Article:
One thing that we didn't dwell on in the build, but Mike and I did mention on commentary tonight, was the fact that Daniels' title reign began at September's War Games when he took the title off of Danielson, who at the time was still donning the mask of the American Dragon. He'd only held the title for a month back then, but he was a different wrestler now. Rather than losing his confidence along with the mask, he'd only become a better and more focused wrestler. He persistently stayed with his ground attack here, and he also had the Fallen Angel well-scouted, avoiding or countering most of his signature moves. That factored into the finish as well, as Danielson spun out of an attempted Last Rites and swiftly locked on a crossface chickenwing. Daniels was on the mat and trapped in the center of the ring before he knew it, and he was forced to tap out and concede the championship!

Grade: B

Primarily to give a momentary breather between matches (but also as a teaser for later in the show), we aired a very short angle where Eric Bischoff introduced King Corino to "the backup plan." Said "backup plan" was concealed behind the door of the Empire locker room, so the camera and the fans didn't get a glimpse of who or what it was. All we could see was Corino, who was shocked at first until a wide smile slowly spread across his face.

Grade: B-
CM Punk vs. The Destroyer (w/Father Isaac)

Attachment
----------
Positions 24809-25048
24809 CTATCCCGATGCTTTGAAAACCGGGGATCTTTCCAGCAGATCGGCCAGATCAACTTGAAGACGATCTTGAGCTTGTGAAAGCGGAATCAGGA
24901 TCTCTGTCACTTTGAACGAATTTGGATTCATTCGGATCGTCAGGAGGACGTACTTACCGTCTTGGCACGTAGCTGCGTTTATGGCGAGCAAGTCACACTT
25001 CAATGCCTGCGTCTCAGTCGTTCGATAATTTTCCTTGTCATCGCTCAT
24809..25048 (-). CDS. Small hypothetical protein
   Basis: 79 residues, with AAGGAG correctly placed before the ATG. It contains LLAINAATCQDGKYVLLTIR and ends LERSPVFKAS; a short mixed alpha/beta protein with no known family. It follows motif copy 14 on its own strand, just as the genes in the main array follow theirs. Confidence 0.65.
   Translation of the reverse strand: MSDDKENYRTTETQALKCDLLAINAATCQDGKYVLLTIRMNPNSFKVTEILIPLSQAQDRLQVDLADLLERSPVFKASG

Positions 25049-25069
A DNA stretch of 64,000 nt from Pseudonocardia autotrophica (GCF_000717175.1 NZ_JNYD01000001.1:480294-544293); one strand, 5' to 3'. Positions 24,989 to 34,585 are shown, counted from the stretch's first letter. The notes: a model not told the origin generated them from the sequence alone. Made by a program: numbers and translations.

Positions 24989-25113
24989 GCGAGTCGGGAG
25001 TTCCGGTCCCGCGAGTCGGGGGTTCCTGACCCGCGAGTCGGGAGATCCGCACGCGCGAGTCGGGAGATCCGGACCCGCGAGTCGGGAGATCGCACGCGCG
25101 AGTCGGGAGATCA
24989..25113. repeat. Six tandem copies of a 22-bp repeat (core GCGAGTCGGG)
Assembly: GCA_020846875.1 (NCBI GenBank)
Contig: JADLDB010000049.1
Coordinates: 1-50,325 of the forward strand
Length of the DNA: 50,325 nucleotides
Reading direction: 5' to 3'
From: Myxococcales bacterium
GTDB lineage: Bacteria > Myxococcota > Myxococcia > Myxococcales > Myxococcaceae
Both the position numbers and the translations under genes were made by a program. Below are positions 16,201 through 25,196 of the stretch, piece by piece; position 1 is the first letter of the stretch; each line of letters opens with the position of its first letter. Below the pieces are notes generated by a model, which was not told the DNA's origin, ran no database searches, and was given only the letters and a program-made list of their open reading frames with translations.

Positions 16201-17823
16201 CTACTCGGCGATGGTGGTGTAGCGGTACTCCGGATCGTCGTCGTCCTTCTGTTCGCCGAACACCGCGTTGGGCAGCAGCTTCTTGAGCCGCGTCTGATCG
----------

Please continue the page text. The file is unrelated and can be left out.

To help this match feel different from any of the others, and to take advantage of what The Destroyer does best, we made this a wild brawl. Even though it wasn't a gimmick match or anything, they spent a ton of time fighting around ringside and using the environment to their advantage, which included Destroyer hitting a military press slam on the entrance ramp and Punk driving the back of his opponent's head into the ring post with a Russian leg sweep of sorts. I thought these two guys worked very well together, with Punk's calculated approach to negating the big man's strength making for a good mix. There were some psychology issues as Punk isn't quite the ring general that his partner Lance Storm is, but he still turned in a great performance and was the obvious star of the match. I think he might have even helped Destroyer improve his technical skills slightly during the little mat wrestling they sprinkled in between the brawling.

Even with all of the brawling, it was actually smooth technique that decided the outcome. After surviving some high-impact throws, Punk took the big man's legs out from under him and got him in the Second City Stretch for a tap out.

Grade: B
Rob Van Dam vs. Bobby Roode (w/Ric Flair)

This was a huge moment for Bobby Roode, both the character and the man playing him. It was only his second singles match on PPV, and his first with a bona fide main event player like RVD. I thought he held up his end reasonably well here, but it was no surprise that Van Dam was on another level. Bobby's a great worker and everything, but RVD is an excellent one, plus he's a legitimate superstar. I had them go all out here, and of course that's right in RVD's comfort zone, giving him free rein to work in all of his flashy spots.